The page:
This approach also works well when leaving messages on your prospect’s answering machine, which they always quickly return, right?  Yeah, right.  This is one of the most common lamentations among MLM distributors throughout the history of, well, answering machines.  Prospects rarely return calls.  That’s because, most likely, they are expecting a long, heavy handled sales pitch.  So what if, on your message, you said you wanted to give them some “free information so I don’t have to explain everything over the phone” but before doing so you wanted to “take only about five minutes to ask you a couple quick questions about yourself.”  Not only have you established the fact that you are not going to pitch them on this first, prequalifying call, but you’ve established a precedent as to how the business is done.  You’ve created the impression with your prospect that, should they get involved, they too won’t have to give prospects the hard sell.  What’s more, rather than ask them to call you back to listen to a sales pitch (akin to asking them to volunteer for an unnecessary root canal), you’re instead requesting that they do something us humans inherently love to do – talk about themselves!  Try this approach. You’re call back rate will skyrocket.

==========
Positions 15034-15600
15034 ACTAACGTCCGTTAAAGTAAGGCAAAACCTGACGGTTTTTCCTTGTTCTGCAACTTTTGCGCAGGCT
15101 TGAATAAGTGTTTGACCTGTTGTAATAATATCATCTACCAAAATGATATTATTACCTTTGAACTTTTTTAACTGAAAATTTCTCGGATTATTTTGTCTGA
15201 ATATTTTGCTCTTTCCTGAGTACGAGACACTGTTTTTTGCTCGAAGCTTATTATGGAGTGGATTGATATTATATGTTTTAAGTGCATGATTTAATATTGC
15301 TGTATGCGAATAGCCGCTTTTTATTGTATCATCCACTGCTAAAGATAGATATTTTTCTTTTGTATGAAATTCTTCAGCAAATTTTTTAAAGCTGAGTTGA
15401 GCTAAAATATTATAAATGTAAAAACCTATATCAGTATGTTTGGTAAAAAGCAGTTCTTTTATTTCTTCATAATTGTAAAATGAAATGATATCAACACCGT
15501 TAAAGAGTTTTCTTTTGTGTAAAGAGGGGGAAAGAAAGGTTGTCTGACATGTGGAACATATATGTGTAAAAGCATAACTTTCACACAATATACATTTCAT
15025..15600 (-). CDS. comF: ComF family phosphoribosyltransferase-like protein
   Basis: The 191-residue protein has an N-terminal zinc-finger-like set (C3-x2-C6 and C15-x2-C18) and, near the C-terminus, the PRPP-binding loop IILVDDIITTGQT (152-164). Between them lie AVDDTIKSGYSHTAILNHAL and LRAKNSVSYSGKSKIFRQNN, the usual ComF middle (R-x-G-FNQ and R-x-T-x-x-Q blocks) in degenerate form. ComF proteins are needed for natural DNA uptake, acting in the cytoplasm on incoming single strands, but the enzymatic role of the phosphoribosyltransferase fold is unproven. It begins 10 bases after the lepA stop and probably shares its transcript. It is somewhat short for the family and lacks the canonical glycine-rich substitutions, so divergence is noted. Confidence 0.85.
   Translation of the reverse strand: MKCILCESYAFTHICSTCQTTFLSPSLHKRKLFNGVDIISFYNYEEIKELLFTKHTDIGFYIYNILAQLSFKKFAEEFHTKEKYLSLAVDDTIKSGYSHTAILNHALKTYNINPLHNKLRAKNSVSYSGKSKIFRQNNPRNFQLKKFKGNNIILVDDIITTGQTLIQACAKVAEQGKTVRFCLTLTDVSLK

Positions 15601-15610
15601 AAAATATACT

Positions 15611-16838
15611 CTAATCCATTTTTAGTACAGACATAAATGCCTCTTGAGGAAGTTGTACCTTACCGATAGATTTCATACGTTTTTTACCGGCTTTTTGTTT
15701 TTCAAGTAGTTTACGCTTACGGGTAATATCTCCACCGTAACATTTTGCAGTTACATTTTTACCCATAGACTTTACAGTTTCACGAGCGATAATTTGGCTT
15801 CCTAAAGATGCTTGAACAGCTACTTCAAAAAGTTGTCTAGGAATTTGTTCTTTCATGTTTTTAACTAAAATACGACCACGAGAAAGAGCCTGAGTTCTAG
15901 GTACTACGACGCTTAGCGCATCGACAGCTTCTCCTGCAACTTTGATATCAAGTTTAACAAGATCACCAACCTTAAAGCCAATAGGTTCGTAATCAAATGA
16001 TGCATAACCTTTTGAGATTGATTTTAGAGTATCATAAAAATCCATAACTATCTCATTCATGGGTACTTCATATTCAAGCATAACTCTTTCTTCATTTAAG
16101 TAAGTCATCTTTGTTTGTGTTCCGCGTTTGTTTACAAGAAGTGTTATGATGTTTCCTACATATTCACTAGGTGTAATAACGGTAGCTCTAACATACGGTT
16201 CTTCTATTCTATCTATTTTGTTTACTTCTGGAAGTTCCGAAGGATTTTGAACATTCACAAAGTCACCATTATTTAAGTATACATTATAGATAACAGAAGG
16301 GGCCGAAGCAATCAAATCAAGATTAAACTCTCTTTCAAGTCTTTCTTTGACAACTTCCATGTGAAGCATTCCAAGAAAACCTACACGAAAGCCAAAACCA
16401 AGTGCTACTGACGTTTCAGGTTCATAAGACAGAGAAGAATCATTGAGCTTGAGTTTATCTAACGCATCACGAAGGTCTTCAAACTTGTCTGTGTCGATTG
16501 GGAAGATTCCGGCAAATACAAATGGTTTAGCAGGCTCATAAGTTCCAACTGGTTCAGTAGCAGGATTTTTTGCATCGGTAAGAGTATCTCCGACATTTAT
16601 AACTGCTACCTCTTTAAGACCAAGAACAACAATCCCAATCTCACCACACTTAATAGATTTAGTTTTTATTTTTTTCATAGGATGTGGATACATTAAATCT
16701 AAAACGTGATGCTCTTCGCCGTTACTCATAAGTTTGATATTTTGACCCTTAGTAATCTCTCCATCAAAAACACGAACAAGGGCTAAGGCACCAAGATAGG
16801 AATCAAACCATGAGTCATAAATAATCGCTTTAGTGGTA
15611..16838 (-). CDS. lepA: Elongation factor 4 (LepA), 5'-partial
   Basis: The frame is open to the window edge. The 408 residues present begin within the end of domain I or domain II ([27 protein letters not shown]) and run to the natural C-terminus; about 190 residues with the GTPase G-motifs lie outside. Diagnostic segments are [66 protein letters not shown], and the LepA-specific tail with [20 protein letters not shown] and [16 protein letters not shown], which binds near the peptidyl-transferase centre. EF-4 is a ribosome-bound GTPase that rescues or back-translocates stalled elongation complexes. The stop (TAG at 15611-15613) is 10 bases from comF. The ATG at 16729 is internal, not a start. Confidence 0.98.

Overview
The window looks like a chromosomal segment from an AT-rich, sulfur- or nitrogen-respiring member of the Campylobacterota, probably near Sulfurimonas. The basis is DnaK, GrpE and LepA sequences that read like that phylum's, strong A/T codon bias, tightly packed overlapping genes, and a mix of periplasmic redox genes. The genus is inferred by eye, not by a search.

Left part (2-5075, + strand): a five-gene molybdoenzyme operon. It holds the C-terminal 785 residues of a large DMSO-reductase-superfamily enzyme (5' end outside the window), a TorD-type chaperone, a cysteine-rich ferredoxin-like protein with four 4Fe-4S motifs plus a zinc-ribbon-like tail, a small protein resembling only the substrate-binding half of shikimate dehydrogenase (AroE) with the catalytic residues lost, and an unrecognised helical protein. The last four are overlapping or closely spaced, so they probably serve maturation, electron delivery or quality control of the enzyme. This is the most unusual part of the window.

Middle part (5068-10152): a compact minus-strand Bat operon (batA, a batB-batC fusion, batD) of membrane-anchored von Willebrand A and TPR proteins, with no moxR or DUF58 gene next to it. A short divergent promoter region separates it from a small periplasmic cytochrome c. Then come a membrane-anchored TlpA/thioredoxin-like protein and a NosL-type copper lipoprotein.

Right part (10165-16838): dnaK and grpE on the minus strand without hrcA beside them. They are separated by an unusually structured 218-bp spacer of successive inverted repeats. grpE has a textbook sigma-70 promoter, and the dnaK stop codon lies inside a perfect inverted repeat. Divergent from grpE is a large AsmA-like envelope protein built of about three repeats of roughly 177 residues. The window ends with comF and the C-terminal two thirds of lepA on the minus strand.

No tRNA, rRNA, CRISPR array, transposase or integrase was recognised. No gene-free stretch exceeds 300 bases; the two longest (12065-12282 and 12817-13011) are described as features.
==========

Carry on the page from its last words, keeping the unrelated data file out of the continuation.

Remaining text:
Imagine you’re standing in a shooting gallery.  One target is labeled “Time freedom.”  Another says “Lose Weight” while another reads “More Energy.”  The target right in the middle has “Get Rich” painted on it, while yet another says only “Comfortable Living.”  There’s even one that says “Personal Growth.”  And surrounding these targets are dozens and dozens of others.  Hit the right one and your prospect signs up – but which one?  Don’t just assume it’s the easy center shot (in deed, for the vast majority of your prospects, “Get Rich” isn’t it, and if hit too often or too hard may even cause you to lose points).  Don’t guess, or shoot randomly hoping if you take enough shots you’re get lucky.

Just ask.  They’ll love to tell you.